Tarun, you cover only two levels, but the recursive recursion costs no more and is universal.
Also, GetType is incorrect (and slow). It is incorrect because it is not polymorphous operation and will not cover sub-classes. You really need "as" dynamic cast and nothing else (not even "is" because it would entail unwanted extra case in next line).
(So, I did not vote, but the answer is not passing, so you have to do something about it...)

Please see my Solution.
Tarun.K.S 19-Apr-11 2:01am
Yes you are right SA, I should have used recursion here. Thanks for the pointers, I shall keep that in mind.
Thank you for understanding.
The background colour of many controls is inherited, if you don't set it explicitly.

In the general case, assuming you are wanting to set these control properties based on something in your business logic, it is better to use data binding than to write explicit property manipulation code, which can get very complex and hard to keep in sync surprisingly quickly. Create a presenter (or controller or model-view) class for the form, or perhaps more if it is pulling data from logically different locations, and data bind the properties of the controls to properties of that class.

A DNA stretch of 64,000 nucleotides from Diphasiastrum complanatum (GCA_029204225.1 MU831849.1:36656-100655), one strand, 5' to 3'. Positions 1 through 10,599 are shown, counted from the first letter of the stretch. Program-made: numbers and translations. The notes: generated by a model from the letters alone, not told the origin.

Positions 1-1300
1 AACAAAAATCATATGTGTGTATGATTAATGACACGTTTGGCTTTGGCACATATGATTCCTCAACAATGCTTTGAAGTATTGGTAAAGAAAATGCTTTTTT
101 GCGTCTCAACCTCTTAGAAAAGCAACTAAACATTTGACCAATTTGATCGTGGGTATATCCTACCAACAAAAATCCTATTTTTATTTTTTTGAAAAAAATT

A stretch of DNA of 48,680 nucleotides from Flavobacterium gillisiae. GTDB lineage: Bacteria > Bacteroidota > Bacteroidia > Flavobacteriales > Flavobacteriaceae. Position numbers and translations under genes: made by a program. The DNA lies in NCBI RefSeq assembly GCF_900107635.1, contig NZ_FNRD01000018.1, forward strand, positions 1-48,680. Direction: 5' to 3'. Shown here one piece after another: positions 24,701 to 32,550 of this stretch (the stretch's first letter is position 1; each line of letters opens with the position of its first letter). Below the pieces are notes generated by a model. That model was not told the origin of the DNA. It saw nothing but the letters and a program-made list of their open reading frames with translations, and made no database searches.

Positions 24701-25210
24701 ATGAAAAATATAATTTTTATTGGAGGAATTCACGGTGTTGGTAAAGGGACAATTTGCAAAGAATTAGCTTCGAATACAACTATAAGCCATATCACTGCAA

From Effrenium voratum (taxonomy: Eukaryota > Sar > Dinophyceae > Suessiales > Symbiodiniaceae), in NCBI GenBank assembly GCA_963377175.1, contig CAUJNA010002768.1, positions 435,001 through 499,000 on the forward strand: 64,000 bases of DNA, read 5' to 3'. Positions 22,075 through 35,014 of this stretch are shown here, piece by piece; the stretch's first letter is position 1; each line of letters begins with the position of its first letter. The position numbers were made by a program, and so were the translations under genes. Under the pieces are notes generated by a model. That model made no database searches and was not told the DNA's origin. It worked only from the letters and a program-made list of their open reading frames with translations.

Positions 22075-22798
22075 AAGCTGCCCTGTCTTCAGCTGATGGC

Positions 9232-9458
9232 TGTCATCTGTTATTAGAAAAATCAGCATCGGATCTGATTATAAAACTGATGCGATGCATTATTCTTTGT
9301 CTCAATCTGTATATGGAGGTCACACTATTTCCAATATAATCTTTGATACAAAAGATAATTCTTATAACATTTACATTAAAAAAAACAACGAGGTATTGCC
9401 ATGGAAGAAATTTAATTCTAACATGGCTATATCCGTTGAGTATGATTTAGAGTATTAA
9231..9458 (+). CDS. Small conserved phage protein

Sergey Alexandrovich Kryukov 18-Apr-11 14:38pm
These are useful notes, my 5.
The setup function can be anything, not just color all in the same color (which would not require any traversing of the controls).
You did not fully answer the question though, but I did, please see.
BobJanova 18-Apr-11 16:19pm
You're absolutely correct, I did not fully answer the question as written, because that way lies madness ;) but I believe your answer is correct as it stands.
Sergey Alexandrovich Kryukov 18-Apr-11 16:45pm
Well, thank you, Bob.
I understand your approach; you did not have to answer in full; again, your information is useful.
You need to use recursion in this case:

static void SetupTextBox(TextBox textBox) {
   //text.Box.BackColor = ...
   //whatever setup you need
static void SetupTextBoxes(Control parent) {
   TextBox textBox = parent as TextBox;
   if (textBox != null)
   foreach(Control control in parent.Controls)


or, in the method of your form: